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How is human papilloma virus (HPV) linked to vaginal cancer?

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About nine out of every 10 vaginal cancer cases are linked to human papilloma virus (HPV) infection. This is the most common sexually transmitted infection (STI).

The FDA has approved two different vaccines to prevent HPV, but once you have it, it will most often go away on its own without treatment. When the infection lingers, though, it can cause cancer.

From: Vaginal Cancer WebMD Medical Reference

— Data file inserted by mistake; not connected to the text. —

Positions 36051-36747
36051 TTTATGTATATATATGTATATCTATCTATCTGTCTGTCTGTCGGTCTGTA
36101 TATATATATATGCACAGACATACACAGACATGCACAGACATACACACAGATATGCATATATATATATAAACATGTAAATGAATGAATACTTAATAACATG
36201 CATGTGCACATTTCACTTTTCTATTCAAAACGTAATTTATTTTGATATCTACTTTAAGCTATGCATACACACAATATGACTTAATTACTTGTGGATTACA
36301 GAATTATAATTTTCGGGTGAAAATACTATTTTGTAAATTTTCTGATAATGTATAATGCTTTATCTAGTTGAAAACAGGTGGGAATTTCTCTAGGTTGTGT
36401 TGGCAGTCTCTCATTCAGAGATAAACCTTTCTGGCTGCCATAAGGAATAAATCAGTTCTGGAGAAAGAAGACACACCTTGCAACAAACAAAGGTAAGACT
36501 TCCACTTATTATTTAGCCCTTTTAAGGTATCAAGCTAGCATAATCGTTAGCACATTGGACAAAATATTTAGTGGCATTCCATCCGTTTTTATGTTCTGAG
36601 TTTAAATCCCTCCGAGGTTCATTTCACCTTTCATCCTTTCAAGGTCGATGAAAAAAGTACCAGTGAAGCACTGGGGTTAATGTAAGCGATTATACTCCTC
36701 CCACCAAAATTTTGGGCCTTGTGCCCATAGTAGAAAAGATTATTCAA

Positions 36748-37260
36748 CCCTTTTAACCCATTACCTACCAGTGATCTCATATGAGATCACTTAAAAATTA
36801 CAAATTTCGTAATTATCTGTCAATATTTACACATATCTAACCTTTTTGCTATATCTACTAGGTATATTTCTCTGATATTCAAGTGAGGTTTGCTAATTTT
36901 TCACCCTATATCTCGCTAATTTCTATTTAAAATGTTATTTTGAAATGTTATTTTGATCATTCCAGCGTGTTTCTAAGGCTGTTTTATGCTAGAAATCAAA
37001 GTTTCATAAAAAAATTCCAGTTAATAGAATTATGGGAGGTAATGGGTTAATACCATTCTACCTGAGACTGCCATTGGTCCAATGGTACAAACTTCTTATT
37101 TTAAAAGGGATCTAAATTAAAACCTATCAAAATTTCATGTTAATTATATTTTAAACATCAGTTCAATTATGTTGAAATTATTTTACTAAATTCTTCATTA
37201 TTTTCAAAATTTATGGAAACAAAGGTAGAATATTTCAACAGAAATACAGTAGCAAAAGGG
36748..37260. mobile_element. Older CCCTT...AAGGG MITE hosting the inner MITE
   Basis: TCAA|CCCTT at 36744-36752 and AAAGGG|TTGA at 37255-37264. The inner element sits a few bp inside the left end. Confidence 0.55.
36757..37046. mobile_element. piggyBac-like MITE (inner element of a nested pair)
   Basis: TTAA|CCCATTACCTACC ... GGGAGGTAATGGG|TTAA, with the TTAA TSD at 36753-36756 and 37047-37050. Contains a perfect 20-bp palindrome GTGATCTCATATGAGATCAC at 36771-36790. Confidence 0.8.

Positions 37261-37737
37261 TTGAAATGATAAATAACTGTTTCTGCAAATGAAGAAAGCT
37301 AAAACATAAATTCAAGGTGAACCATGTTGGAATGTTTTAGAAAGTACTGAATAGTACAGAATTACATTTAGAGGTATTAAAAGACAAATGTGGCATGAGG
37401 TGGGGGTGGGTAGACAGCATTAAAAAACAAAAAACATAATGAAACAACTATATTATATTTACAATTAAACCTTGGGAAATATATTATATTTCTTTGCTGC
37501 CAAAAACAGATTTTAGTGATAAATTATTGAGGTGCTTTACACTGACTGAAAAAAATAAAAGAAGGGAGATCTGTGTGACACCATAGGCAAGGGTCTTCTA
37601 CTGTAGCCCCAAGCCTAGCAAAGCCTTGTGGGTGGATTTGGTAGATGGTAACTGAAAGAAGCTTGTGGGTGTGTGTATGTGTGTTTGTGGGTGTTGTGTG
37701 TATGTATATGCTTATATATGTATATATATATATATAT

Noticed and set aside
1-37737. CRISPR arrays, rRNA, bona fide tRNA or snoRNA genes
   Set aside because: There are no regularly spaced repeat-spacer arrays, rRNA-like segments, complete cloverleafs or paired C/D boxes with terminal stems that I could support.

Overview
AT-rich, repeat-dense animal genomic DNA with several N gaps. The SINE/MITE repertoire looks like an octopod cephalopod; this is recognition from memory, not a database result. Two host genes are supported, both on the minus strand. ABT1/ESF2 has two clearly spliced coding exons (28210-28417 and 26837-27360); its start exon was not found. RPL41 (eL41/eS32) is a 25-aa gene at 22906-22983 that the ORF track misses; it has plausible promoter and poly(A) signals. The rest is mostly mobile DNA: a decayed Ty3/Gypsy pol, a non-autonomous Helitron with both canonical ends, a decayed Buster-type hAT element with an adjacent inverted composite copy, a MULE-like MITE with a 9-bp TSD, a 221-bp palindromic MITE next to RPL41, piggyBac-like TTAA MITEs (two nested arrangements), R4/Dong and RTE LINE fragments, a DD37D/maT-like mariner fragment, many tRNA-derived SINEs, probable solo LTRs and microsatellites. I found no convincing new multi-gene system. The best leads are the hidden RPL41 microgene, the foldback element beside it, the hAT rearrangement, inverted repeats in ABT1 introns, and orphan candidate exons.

SOURCES:

National Cancer Institute: “Vaginal Cancer Treatment.”

American Society of Clinical Oncology: “Vaginal Cancer: Risk Factors and Prevention.”

CDC: “Vaginal and Vulvar Cancers.”

American Cancer Society: “Vaginal Cancer.”

Mayo Clinic: “Cancer Treatment for Women: Possible Sexual Side Effects.”

Reviewed by Laura J. Martin on January 19, 2020

SOURCES:

National Cancer Institute: “Vaginal Cancer Treatment.”

American Society of Clinical Oncology: “Vaginal Cancer: Risk Factors and Prevention.”

CDC: “Vaginal and Vulvar Cancers.”

American Cancer Society: “Vaginal Cancer.”

Mayo Clinic: “Cancer Treatment for Women: Possible Sexual Side Effects.”

Reviewed by Laura J. Martin on January 19, 2020

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What causes vaginal cancer?

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